About Us
Write for Us
Media Info
Advertising Info

McDonald's fails at healthy food, makes kale salad WORSE than a Double Big Mac


(NaturalNews) McDonald's has jumped onto the superfood bandwagon, and has added healthy and popular vegetable kale into some of its menu items. The move comes as part of an attempt to reinvent the McDonald's image – but some health experts are saying that the new nutrient-enhanced meals are actually on the same scale as junk food.

One of the new kale salads seemingly has more calories, fat and sodium than a Double Big Mac – with various other new menu items also being questioned for their health kick claims.

What is kale?

Kale is a leafy green vegetable that is packed full of vitamins, and has recently become a trendy superfood. There are thought to be many benefits to eating kale, including lowered cholesterol, high fiber content and lowered risk of cancer.

Kale has also been recognized as providing comprehensive support for the body's detoxification system, with over 45 different flavonoids in the vegetable, which offer both antioxidant and anti-inflammatory benefits.

In Canada, McDonald's recently started to toss the green into breakfast wraps and a new line of salads, boasting on its site that the "Keep Calm, Caesar On" chicken salad contains "real parmesan petals," and "a nutrient-rich lettuce blend with baby kale."

Tossing kale into meals doesn't make them healthier

Once you add the accompanying Asiago Caesar dressing on the "crispy chicken" version, the salad's nutritional profile isn't good at all. In fact, according to McDonald's own numbers, the salad tops up at 730 calories, 53 grams of fat and 1,400 milligrams of salt. That's the equivalent of three traditional McDonald's hamburgers, and a Double Big Mac actually has fewer calories, less fat and less salt.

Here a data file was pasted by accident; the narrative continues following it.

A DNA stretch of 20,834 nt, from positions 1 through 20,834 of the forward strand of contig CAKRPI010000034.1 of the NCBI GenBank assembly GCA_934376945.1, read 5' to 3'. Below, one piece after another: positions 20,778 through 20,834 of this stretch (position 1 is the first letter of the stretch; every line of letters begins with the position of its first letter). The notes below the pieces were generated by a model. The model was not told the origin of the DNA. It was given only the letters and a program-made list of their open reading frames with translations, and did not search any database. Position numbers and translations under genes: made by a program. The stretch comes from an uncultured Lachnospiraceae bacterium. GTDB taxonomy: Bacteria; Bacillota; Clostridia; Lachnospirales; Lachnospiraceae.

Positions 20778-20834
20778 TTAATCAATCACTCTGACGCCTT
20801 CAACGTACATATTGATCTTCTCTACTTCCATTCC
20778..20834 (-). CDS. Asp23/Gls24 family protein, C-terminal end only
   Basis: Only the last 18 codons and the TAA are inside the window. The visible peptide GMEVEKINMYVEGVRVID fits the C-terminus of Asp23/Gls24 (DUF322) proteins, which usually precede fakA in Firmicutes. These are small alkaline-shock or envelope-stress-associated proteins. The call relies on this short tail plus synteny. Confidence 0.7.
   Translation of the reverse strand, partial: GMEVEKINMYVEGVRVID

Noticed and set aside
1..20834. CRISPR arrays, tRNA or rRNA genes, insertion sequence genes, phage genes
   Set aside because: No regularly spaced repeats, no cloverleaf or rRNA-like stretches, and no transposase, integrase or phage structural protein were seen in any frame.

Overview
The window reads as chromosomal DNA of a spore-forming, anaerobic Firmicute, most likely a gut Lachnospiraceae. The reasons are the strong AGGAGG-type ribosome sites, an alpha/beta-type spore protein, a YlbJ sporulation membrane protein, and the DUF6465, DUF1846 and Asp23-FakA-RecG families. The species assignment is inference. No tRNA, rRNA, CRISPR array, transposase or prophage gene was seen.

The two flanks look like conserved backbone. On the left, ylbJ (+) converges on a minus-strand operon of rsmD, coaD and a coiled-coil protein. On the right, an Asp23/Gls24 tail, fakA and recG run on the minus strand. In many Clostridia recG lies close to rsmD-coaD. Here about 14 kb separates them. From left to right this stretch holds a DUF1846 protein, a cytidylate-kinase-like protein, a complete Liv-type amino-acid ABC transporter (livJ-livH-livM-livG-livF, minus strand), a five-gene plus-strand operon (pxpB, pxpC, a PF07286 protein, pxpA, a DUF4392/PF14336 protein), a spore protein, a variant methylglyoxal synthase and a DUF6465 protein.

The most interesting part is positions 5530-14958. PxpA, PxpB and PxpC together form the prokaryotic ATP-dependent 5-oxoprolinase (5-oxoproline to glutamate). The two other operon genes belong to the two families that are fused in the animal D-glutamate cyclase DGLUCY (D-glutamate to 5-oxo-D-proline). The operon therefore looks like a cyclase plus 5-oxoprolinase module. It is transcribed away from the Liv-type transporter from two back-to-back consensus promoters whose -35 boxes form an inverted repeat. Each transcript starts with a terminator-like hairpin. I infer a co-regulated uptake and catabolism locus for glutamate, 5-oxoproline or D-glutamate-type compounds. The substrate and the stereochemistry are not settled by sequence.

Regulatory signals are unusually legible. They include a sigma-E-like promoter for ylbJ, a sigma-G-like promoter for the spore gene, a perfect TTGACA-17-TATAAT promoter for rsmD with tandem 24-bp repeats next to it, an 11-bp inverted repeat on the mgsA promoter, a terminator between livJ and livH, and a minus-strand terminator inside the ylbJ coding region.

Health Canada recommends adults should not exceed 2,300 milligrams of salt per day, but by consuming that salad you would be eating your sodium for the entire day.

McDonald's made the headlines in 2015 when it announced it would be adding kale to menu items, after sales were starting to lag and new CEO Steve Easterbrook announced plans to turn the chain into a "modern, progressive burger company."

But obesity expert Dr. Yoni Freedhoff says that the chain is trying to appeal to a consumer need to feel as though they are not making terrible meal choices, by using words like "kale." However, there isn't really much difference between a salad and a burger when both have similar salt and calorie content.

The lightest salad on the new McDonald's menu, "I'm Greek-ing Out," has 420 calories, 26 grams of fat and 1,080 milligrams of sodium – making it practically the same as a Double Cheeseburger. McDonald's states that the customer has the option to modify the menu items and make them healthier – for example, having a salad without the dressing, or having grilled chicken instead of crispy.

It is worth noting that the kale salad nutritional information found online excludes the dressing that they are served with – you'll have to find this information separately under "condiments." While this does show that McDonald's can fit into a balanced lifestyle, the menu items you choose may not be as healthy as you first thought.

No amount of public information can make up for the fact that restaurants as a general rule do not serve healthy enough food. Adding more vegetables to the menu is definitely a step in the right direction for McDonald's, however, just because something contains kale, doesn't automatically make it a healthy choice.

Sources include:



Receive Our Free Email Newsletter

Get independent news alerts on natural cures, food lab tests, cannabis medicine, science, robotics, drones, privacy and more.

comments powered by Disqus
Most Viewed Articles

Natural News Wire (Sponsored Content)

Science News & Studies
Medicine News and Information
Food News & Studies
Health News & Studies
Herbs News & Information
Pollution News & Studies
Cancer News & Studies
Climate News & Studies
Survival News & Information
Gear News & Information
News covering technology, stocks, hackers, and more